Up until recently, Bulalacao’s natural treasures have remained a secret. It’s proximity to big cities in the Philippines keeps Bulalacao a great contender for an off-the-beaten-path vacation. As tourists brace for a relatively arduous trip to a laid-back Island of Mindoro, what await them are great rewards that only Mother Nature can give: clear seawaters, good winds, charming coves and pocket beaches, as well as its alluring inland trails, waterfalls and caves.
Bulalacao is a third-class municipality, way down the southern tip of Oriental Mindoro, facing Tablas Strait. It provides excellent winds during the northeast and southwest monsoons making it an ideal destination for kite boarding and windsurfing the whole year round. Bulalacao’s steady winds are harnessed to create up to 30 megawatts of electricity.
How to Get There
By Boat: From Caticlan and Boracay, one can travel by RORO to Roxas City, Mindoro, and then drive down south to Bulalacao. Another option is to take a two-hour boat ride from Boracay and arrive directly at Bulalacao.
By Air: From either Manila and Cebu, one can fly to San Jose Airport in Occidental Mindoro, and then take a 45-minute cab fride to Bulalacao.
What to Do
Wind-Based Water Sports: Bulalacao is known for wind-based water sports such as kite boarding and windsurfing, thanks to the town’s steady, strong breeze. Eco-tourists and water sports enthusiasts alike would find a haven in Bulalacao’s sea front, where they can get wet, wild and blown away. Bulalacao above or under the sea is equally bountiful. Bring your own snorkeling or diving gear to enjoy the town’s lush undersea landscapes.
Inland Adventures: In the interiors, away from the pretty beaches, lie rugged trails and forested paths where nature aficionados can have hiking and climbing adventures. One can trek to Cabugao and Bagong Sikat Falls or visit Tree Park and nearby forests. For a complete outdoor adventure, set up camp in the wild and brace for a spelunking trip in some of the finest cave systems in Mindoro.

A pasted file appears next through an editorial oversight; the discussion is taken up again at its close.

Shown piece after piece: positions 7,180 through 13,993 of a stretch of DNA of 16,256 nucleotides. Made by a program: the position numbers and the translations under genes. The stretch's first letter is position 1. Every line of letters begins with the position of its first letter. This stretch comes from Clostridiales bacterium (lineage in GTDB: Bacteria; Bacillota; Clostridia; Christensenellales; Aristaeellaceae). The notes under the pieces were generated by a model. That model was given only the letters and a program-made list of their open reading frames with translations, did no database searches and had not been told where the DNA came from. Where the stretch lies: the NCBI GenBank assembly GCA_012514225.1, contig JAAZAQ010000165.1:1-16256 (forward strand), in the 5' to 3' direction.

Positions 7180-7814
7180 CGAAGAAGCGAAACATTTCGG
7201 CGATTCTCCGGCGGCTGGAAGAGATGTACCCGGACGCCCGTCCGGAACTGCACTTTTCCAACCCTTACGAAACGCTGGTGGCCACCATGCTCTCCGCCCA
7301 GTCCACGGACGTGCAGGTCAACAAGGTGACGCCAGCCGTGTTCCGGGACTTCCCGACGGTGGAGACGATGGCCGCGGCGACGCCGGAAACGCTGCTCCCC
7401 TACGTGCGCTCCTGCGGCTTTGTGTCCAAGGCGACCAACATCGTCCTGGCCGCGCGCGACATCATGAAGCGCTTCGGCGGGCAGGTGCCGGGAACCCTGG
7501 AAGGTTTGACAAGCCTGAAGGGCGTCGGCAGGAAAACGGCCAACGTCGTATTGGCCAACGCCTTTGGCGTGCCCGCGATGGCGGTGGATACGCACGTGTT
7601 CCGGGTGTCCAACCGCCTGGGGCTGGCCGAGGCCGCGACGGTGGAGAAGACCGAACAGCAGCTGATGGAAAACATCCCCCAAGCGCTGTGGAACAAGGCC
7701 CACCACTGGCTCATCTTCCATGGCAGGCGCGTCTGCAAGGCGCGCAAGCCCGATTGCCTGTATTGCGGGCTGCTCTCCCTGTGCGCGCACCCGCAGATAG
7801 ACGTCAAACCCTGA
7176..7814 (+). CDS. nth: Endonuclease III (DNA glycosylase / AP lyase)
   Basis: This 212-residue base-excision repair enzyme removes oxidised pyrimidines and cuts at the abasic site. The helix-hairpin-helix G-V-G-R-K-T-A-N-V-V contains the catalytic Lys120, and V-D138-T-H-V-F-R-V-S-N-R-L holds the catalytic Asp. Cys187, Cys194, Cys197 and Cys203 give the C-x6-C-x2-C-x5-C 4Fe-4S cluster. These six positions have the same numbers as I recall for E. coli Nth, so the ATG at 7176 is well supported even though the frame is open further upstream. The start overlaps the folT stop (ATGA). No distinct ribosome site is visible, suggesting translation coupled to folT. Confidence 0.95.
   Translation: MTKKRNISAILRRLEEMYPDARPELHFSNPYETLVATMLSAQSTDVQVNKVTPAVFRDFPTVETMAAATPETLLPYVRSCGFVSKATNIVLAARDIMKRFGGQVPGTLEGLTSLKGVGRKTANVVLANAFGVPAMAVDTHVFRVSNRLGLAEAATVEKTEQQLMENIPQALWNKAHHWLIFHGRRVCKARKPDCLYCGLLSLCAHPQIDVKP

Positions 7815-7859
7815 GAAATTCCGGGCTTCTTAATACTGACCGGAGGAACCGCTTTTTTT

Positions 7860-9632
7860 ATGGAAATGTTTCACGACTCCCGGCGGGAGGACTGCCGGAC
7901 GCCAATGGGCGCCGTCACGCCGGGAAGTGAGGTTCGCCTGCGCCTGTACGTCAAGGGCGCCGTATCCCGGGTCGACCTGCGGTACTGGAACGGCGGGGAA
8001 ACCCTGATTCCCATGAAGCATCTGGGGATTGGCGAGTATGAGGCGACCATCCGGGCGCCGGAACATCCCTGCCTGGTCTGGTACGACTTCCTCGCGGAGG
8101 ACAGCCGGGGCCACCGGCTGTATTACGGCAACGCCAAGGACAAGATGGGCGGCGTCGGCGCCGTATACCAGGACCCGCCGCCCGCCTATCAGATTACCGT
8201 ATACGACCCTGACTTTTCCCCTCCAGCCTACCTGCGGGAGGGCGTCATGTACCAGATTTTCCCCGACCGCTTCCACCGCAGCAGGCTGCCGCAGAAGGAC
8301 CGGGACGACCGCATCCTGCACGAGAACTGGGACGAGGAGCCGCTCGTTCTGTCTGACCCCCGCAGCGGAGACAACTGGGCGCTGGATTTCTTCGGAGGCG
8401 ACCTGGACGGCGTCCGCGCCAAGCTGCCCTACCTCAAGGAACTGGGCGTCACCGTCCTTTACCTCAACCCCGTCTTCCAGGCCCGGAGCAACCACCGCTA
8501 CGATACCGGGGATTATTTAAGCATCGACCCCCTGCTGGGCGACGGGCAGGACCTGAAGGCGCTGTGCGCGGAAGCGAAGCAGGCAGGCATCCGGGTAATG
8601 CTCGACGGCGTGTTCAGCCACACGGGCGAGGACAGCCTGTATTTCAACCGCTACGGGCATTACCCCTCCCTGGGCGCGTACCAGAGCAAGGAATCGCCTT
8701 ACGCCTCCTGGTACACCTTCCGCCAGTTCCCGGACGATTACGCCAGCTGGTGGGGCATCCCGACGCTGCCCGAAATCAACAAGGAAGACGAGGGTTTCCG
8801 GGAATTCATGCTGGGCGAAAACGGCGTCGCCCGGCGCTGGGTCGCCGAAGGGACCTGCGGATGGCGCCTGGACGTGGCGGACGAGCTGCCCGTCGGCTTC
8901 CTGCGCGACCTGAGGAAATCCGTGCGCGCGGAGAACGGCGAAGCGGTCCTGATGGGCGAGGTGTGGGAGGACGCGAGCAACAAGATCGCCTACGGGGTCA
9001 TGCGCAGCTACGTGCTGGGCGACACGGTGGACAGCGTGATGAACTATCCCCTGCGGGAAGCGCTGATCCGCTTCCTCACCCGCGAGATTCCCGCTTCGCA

Sightseeing: Sightseeing is aplenty in Bulalacao. Spend a day or two interacting with the Mangyans of the Hanunuo Tribe, or give the sunken bell tower of Tabuk Church a visit. If you happen to visit the town in the later dates of June, stay a while to witness the Biniray Festival, a two-day long celebration marked by fluvial parade and dancing, giving one a close encounter and immersion into the culture of Bulalacao.
Fresh Seafood: Bulalacao’s coastal and fishing villages provides fresh catch, giving tourists the best selection of seafood dishes and ingredients. Local cuisine is best showcased during the Biniray Festival, but in other times, guests are welcome to visit local markets and restaurants to experience traditional food.
Island Hopping: If the island of Mindoro isn’t enough, embark on an island hopping journey to visit the alluring yet untouched islands of Alibatan, Aslom, Buyayao, Magayad, Silad, Tamabaron, Tulali and many others.
Where to Stay
In lieu of the usual luxury accommodations, Bulalacao boasts of its home-style hospitality, providing tourists with fan and air-conditioned rooms that’s easy on the budget combined with priceless interaction with the local owners.
For a more refined stay, there’s the Tambaron Green Beach Resort in Tambaron Island, Bulalacao. Although closed from June to October due to typhoon season, the resort is open the rest of the year, providing guests with a range of accommodations, from family rooms to dormitories.
The resort also offers tour packages covering an array of activities such as diving, snorkeling, kayaking, island hopping, mountain hiking, eco-trip and cultural immersion. The resort also features a mini cattle ranch as well as courts for beach volleyball and badminton. Guests may cook their own food or indulge on a buffet meal prepared by the resort’s cook.
Indeed, Bulalaco’s underdeveloped tourism makes it a prime destination for holidaymakers who want exclusive vacation, uninterrupted by throngs of tourists and the usual city nuisances.